Gideon Alert: The “Indiana Model” creates unequal representation

BY David Carroll on Wednesday, November 10, 2010 at 2:46 PM

Indiana has a strong home-rule tradition, favoring local autonomy over state control in many governmental facets. Indigent defense in the state is organized at the county level, and historically representation has been provided most typically by part-time public defenders operating under contract.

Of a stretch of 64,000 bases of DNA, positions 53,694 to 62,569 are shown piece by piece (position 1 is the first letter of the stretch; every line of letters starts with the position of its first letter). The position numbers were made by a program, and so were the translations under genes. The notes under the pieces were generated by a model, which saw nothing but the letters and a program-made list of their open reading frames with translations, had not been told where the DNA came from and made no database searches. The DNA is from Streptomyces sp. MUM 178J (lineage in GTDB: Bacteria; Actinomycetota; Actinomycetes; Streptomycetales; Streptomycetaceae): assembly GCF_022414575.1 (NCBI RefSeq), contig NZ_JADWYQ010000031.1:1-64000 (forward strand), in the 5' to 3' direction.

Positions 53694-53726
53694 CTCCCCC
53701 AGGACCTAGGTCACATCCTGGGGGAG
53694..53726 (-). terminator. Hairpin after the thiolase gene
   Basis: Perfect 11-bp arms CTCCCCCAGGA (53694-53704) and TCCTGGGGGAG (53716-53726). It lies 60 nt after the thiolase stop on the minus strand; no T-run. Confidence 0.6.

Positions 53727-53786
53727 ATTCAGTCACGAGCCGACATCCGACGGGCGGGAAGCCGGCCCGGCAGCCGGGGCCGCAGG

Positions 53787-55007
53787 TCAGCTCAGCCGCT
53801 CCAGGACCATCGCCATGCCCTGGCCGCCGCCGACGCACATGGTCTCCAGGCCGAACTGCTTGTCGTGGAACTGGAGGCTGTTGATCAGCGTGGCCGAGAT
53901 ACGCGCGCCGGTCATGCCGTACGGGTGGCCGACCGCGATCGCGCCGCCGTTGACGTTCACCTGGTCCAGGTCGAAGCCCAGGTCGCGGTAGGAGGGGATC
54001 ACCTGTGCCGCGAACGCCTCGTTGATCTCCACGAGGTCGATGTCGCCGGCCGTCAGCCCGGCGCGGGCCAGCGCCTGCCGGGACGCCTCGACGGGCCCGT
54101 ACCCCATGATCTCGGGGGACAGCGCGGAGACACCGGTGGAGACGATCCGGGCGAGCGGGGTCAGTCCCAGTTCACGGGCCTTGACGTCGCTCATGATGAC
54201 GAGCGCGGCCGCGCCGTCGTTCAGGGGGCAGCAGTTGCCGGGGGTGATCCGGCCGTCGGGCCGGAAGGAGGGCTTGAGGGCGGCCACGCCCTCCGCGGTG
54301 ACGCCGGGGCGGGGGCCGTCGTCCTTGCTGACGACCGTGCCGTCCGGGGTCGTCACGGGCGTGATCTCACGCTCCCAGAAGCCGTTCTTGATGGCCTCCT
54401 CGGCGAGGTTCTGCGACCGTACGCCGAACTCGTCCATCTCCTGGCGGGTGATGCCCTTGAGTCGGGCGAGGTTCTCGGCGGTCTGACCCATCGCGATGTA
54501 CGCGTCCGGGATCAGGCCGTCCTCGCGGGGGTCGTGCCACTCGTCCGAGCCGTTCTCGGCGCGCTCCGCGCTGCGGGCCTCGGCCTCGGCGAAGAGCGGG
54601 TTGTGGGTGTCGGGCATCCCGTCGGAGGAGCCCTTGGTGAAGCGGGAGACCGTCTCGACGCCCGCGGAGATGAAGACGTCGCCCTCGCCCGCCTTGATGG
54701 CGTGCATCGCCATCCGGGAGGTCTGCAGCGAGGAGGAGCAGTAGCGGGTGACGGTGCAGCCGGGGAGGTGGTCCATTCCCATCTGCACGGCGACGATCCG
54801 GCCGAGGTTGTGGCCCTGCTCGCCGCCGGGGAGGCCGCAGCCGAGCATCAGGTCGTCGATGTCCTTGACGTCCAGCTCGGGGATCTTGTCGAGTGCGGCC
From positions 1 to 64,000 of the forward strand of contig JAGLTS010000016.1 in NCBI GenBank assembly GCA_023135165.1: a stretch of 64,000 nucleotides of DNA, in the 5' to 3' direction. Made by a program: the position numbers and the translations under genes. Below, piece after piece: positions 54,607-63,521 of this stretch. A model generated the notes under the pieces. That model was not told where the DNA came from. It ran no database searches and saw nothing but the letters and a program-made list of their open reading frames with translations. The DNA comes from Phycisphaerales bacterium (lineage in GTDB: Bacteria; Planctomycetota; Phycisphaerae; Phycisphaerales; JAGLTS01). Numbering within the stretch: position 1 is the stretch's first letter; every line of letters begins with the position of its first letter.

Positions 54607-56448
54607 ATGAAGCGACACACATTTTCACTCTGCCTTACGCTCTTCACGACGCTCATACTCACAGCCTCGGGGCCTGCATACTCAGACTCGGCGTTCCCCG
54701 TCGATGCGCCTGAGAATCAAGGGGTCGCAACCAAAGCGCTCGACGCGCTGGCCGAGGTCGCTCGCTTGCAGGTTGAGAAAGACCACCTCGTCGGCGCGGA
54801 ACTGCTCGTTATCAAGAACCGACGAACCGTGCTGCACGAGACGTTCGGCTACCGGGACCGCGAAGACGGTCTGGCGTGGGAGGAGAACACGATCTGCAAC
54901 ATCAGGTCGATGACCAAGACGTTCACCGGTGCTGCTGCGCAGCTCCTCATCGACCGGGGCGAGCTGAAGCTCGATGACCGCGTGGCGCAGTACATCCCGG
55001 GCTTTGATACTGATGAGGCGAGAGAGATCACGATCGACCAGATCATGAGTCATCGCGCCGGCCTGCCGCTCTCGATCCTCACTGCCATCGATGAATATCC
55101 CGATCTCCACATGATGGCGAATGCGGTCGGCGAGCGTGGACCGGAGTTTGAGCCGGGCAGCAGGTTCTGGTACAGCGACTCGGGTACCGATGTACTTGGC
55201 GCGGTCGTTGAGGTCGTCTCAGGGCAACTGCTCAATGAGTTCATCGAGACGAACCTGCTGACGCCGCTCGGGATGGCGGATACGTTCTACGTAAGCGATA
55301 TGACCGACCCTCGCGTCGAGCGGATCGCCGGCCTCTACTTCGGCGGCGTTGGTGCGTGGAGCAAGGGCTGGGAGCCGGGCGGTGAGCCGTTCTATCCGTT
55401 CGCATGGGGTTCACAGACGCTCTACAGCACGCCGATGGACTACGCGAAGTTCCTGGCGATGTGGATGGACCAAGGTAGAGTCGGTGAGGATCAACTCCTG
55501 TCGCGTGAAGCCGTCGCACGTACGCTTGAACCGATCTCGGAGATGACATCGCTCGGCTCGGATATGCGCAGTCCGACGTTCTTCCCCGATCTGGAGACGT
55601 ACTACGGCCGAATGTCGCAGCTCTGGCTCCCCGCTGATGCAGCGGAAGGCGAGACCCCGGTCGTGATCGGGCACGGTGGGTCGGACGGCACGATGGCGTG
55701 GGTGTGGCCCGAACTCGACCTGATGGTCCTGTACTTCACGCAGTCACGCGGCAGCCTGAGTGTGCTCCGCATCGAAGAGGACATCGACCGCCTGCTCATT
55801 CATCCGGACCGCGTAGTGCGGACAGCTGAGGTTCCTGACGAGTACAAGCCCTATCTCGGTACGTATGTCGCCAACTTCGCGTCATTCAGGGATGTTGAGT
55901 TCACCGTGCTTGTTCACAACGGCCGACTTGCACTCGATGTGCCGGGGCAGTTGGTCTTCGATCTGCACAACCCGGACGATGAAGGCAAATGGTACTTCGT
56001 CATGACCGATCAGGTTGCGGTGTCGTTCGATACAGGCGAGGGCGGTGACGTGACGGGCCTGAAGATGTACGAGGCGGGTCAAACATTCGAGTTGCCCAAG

Unlike many other decentralized right to counsel states, Indiana does have a number of state institutions that assist counties, including the State Public Defender (handling all post-conviction proceedings and some direct appeals) and the Indiana Public Defender Council (a support/resource center that prepares procedure manuals, assists in drafting briefs and motions, and conducts research on right to counsel issues).  Additionally, the Indiana Public Defender Commission promulgates statewide indigent defense standards, many of which are consistent with the American Bar Association’s Ten Principles regarding independence of the defense function, workload controls, client eligibility and attorney qualifications, to name a few.  Compliance with these standards, however, is entirely voluntary.   Counties that choose to comply with the state indigent defense standards are eligible to have a portion of their indigent defense costs reimbursed by the state. A state statute authorizes the state to reimburse 40% of the indigent defense expenditures of counties that meet Commission standards.